Reported by Kristin
Nevermore began our latest Zoom book club discussing Alexander Hamilton: The Formative Years by Michael E. Newton. Our reader is a huge Hamilton fan and has read many books about him over the years, but was highly impressed with Newton’s research. She said that she thought she knew everything about Hamilton, but learned so much more with this reading. Hamilton’s heroic exploits of the Revolutionary War were emphasized, even praising his compassion at the Battle of Yorktown as he quickly outmaneuvered the British troops, but let the defeated soldiers go rather than dispatching them with bayonets.
Our next reader picked up a recommended book from six decades ago, (1960!) Man on a Raft by Kenneth Cooke. Although faded and worn, this little paperback was proclaimed to be wonderful, even though the main character endured so much misery. Our reader said that it was truly about courage, and that she was inspired by others’ perseverance.
On another serious note, the same reader highly recommended the Hotel on the Corner of Bitter and Sweet by Jamie Ford. Set in Seattle and moving between the 1940s and the 1980s, this debut novel tells the story of Asian families removed to internment camps. The Panama Hotel once served as an intersectional place for the Japanese and Chinese communities, and indeed, Henry Lee met his first love, Keiko Okabe, there during the war years. Our reader said that one of the best parts of the book was how Henry and his father came to understand each other as they each tried to define their cultural identity.
Moving further back in historical fiction, another book club member read The Historian by Elizabeth Kostova, a venture back to the fifteenth century in another retelling of the Dracula tale. The novel uses three different narrators: an unnamed young woman in the 1970s, her father Paul in the 1950s, and Paul’s mentor a generation earlier in the 1930s. The story weaves much travel through Eastern Europe through the pages, visiting monasteries and villages while looking for the origin of Dracula.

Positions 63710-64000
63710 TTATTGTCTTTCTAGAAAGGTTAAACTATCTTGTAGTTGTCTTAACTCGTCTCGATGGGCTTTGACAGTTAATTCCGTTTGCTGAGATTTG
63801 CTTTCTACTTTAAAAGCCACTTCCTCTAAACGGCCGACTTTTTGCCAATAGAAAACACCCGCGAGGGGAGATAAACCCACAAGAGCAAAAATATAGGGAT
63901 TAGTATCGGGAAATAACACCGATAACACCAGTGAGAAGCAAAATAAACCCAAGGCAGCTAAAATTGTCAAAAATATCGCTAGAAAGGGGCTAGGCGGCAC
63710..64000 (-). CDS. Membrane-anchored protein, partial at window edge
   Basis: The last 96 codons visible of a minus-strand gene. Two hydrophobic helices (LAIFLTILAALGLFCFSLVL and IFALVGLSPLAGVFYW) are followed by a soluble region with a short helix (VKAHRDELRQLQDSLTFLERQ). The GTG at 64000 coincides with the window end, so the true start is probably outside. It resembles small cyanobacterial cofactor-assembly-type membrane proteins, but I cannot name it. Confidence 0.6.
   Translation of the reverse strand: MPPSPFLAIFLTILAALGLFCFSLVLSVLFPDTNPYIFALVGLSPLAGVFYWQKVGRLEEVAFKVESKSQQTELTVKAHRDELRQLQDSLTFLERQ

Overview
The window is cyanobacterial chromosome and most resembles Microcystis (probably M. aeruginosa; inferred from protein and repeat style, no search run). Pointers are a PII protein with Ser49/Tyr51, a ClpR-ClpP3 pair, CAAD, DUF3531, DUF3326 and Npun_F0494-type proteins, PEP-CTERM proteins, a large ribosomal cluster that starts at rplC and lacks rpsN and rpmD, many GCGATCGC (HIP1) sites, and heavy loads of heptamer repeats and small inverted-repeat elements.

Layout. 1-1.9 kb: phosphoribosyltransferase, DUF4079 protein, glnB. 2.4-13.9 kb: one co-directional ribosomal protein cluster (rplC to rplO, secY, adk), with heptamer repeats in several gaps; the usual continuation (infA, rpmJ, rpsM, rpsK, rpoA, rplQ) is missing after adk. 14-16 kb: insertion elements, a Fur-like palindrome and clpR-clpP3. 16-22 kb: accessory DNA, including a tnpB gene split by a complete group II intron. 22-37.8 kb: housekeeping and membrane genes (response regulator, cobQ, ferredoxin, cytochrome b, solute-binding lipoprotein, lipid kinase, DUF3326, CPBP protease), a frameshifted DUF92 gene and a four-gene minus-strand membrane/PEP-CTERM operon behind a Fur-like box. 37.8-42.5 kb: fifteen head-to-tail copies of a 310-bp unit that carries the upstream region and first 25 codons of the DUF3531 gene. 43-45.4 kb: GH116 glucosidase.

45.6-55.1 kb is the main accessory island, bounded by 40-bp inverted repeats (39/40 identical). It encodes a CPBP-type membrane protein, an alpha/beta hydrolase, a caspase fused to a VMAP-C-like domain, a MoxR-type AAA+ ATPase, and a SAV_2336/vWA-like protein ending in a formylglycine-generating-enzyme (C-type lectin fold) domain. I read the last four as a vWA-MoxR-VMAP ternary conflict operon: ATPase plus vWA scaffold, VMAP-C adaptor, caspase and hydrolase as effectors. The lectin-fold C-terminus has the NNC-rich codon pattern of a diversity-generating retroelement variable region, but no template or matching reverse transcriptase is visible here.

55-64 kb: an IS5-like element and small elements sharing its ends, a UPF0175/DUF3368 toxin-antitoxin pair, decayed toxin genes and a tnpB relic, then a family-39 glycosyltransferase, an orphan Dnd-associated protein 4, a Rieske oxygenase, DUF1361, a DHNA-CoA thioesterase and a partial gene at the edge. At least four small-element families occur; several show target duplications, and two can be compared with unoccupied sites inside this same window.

Back on this side of the Atlantic, our next reader read another novel that sounds all too familiar these days because it involved an influenza pandemic, The Murmur of Bees by Sofia Segovia. The first of this Mexican author’s books translated into English, this is the tale of Simonopio, a baby found under a bridge and covered in bees. As he grows, he has visions, causing some villagers to view him with superstition. With the 1918 pandemic and the Mexican Revolution intertwined, Segovia’s beautiful voice tells of turbulent times of change.
Finally, another reader enjoyed a book that has been making the rounds of Nevermore for months: An Elderly Lady is Up to No Good by Helene Tursten. This small book of stories was translated from the original Swedish, and has been well enjoyed by most readers. Maud is 88 years old and has been living in her inherited apartment for decades, (rent-free, mind you) and has no plan to give it up anytime soon. She is clever, possibly criminal, and an absolute joy to know—as long as you don’t cross her.